Assam’s age-old, indigenous silk fabric — be it the Pat, Muga or Eri — has, with age, gracefully adapted to the changing times. “If you want to survive, you have to adapt to changing trends,” states Hemkanta Baruah, a shop owner in Guwahati. “Therefore, as people’s tastes change, so do the garments made out of Assam silk. From the traditional mekhla chadors and Eri shawls, the fabric is now fashioned into exquisite saris, salwars, scarves, dresses, shirts, jackets and much more. We get many customers who want dress material in Assam silk.”
Silk production and weaving are an intrinsic part of Assamese culture. Traditionally, a girl’s weaving skills determined her eligibility for marriage. Such was the significance of the woven cloth in this society that a man, before he went to war, wore clothing that was hand-woven overnight.
In this northeast State, sericulture is dominated by mulberry (Pat) silk, which is white; the golden Muga; and the warm but coarse Eri. It accounts for the country’s entire production of Muga silk and 98 per cent of Eri silk.
Muga, often called the pride of Assam, is produced by the Antheraea assama caterpillar. Its beautiful golden hue lends itself for artistic weaving. The continuous silk filaments are mostly used for mekhla chadors, saris and dress material, while the handspun yarn is used to make shawls and home furnishing.
“Muga silk is one of the strongest threads, and so it ages with the owners and sometimes even outlives them,” remarks Suman Das, who owns a boutique in Tezpur. “My mother was gifted a beautiful Muga mekhla chador by my grandaunt during her wedding, which she wore many times before folding it away for good. Once, when she was cleaning out her cupboard, I saw it. After all those years, its brilliance was untouched, and I decided to stitch a salwar out of it. Today, whenever I wear that piece, it invites many compliments.”
Eri, the “poor man’s silk”, had limited use until recently. Purely handspun in the past, the coarse yarn was used to make shawls and jackets. Today, with the advent of Eri spinning mills, the finer yarn can be woven into mekhla chadors, saris and other products. The beauty of this silk is that although it does not have the shine of mulberry, it has anti-fungal properties, is a good insulator, and a hardy fabric. Its texture is like cotton, but it is warm like wool.
According to the Central Silk Board, Assam’s overall silk production has risen thanks to robust Eri production. In 2011-12, the State produced 2,109 tonnes of silk, next only to Andhra Pradesh (6,019 tonnes) and Karnataka (7,800 tonnes). Apart from 115 tonnes of Muga and 18 tonnes of Pat, the production was dominated by 1,976 tonnes of Eri.
Says Sarat Deori, joint secretary of the Central Silk Board — Northeast, “There is a lot of scope for product diversification using silk, since it can be blended with other fibres. Eco-friendly silk had a huge international market.”
In response, weavers are blending silks into a single fabric, such as Pat-Muga, and even combining silk with cotton. “Indigenous Assam silk is timeless. Its brilliance cannot be matched, and today, when people are eager to reconnect with their roots and love anything ethnic, Muga, Pat and Eri are winners all the way. This is probably why the mekhla chador, too, has not gone out of fashion. Instead, modern designs and contemporary shades have kept it in sync with changing tastes and times,” says Manjulika Borah, a young, Guwahati-based fashion designer.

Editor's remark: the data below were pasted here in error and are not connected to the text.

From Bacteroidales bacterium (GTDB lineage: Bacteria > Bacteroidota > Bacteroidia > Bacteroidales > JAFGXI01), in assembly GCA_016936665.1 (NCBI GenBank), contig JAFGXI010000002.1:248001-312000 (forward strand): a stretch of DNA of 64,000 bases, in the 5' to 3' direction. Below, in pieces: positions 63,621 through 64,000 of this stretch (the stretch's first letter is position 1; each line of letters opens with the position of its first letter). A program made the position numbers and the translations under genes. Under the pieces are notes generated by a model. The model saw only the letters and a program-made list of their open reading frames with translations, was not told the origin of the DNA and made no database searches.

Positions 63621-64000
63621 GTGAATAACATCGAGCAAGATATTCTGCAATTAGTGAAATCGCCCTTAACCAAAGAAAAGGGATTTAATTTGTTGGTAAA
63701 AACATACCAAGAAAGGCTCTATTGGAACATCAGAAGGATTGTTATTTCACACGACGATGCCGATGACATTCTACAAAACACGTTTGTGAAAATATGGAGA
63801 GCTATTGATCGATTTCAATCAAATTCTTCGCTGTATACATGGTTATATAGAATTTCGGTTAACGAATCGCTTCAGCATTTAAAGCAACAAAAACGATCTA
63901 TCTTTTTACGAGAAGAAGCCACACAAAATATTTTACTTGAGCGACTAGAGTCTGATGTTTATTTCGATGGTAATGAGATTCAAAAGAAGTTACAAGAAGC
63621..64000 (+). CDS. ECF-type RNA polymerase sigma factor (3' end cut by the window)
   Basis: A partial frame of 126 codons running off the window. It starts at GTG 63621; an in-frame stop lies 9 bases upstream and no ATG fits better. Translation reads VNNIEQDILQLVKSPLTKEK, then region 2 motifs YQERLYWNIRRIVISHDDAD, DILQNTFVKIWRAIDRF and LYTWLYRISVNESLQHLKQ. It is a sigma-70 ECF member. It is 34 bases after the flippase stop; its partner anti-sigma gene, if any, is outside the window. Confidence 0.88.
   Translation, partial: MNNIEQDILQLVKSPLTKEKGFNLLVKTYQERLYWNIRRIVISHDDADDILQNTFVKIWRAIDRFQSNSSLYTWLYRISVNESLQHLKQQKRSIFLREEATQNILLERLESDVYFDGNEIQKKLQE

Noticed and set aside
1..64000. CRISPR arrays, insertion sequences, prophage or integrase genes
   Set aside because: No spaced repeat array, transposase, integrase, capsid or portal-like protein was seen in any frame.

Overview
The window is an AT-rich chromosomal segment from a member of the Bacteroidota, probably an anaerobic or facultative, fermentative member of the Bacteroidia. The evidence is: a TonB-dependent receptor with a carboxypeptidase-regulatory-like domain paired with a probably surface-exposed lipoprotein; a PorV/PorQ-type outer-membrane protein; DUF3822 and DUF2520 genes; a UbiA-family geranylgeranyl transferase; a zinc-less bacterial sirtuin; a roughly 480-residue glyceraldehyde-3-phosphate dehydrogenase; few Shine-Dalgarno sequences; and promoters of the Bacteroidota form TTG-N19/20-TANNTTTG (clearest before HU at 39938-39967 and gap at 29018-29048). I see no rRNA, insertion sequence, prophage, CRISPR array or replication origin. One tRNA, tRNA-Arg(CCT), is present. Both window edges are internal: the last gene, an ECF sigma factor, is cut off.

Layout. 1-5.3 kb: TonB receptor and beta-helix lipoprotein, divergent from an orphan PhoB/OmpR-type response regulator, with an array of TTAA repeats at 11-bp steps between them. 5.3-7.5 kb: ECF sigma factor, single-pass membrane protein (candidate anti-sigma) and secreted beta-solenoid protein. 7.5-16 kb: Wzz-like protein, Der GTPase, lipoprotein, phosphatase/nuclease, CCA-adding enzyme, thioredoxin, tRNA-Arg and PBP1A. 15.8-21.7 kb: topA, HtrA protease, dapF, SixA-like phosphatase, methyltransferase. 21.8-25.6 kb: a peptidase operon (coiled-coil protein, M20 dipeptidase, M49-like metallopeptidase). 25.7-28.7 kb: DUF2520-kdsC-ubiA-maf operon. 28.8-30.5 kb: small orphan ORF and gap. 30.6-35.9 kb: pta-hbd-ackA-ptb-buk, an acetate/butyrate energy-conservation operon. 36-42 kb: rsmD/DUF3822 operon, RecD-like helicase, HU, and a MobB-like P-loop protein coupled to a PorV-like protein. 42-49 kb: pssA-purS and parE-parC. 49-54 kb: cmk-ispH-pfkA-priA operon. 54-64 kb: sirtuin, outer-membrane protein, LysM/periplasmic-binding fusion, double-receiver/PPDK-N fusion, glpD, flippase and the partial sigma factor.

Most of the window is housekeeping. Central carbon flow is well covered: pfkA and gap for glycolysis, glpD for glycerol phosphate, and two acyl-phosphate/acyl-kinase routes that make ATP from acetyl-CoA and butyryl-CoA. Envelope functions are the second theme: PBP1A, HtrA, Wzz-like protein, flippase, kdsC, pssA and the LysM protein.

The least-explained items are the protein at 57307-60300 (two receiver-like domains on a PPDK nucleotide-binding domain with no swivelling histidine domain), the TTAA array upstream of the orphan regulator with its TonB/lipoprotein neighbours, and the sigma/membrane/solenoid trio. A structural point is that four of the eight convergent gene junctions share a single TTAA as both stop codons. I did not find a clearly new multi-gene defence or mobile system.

The demand for modern designs finds a ready supplier in Gautam Chandra Das, who has 10 looms in Sualkuchi, the silk village of Assam, and supplies mekhla chadors to shops in Guwahati, barely 35 km away. “Often, shop owners tell us that customers want modern designs. So, instead of only traditional motifs, like the hingkhap or jaapi (Assamese hat), we also have contemporary geometric designs on mekhla chadors. Traditional motifs on saris and dress material are popular too. There is a lot of mix and match.”
During the festival season, especially the harvest celebration Bihu, and during the winter wedding season demand for mekhla chadors multiplies. This provides employment to migrant workers from the nearby villages.
While the fabric's popularity and demand are on the upswing, the number of weavers is alarmingly dwindling. “Weaving is no longer given much importance, as it does not pay much,” says Das. A Sualkuchi weaver working on a traditional loom earns between Rs 2,500 and Rs 4,000 a month.
Reminiscing his childhood, Das says he and his siblings were given weaving lessons at home every day after school. “We are a village of weavers, and learning to weave took precedence over everything else. Today, as cost of living is high, it’s a different scenario. Children prefer to take up a job instead of becoming weavers. Hence, the number of weavers is falling — from about 25,000 in Sualkuchi at one time to less than 10,000 now,” he says. Incidentally, most of the weavers are women.
Although traditional looms dominate, there are a few power looms too. “If the number of weavers continues to dip, I guess we will have to rely on power looms. But, frankly, the cloth from power looms tears faster. I tried it once, but it didn’t work for me,” Das adds.
What could rescue the weavers from this dire state is the Chaneki, a device introduced by the CSB as part of its loom upgradation programme. The device can maximise the weaver’s skill and increase productivity by threading the weft bobbins for spot design or motif making. On traditional looms, the weft thread is inserted manually and takes time. Also, the thread often snaps and the process has to be repeated.
“Silk and hand-weaving are Assam’s heritage, and every effort must be made to preserve this tradition. Despite all the challenges, I am happy that people, especially youngsters, have not lost their love for silk and are willing to adapt it to changing times,” Das concludes.
© Women’s Feature Service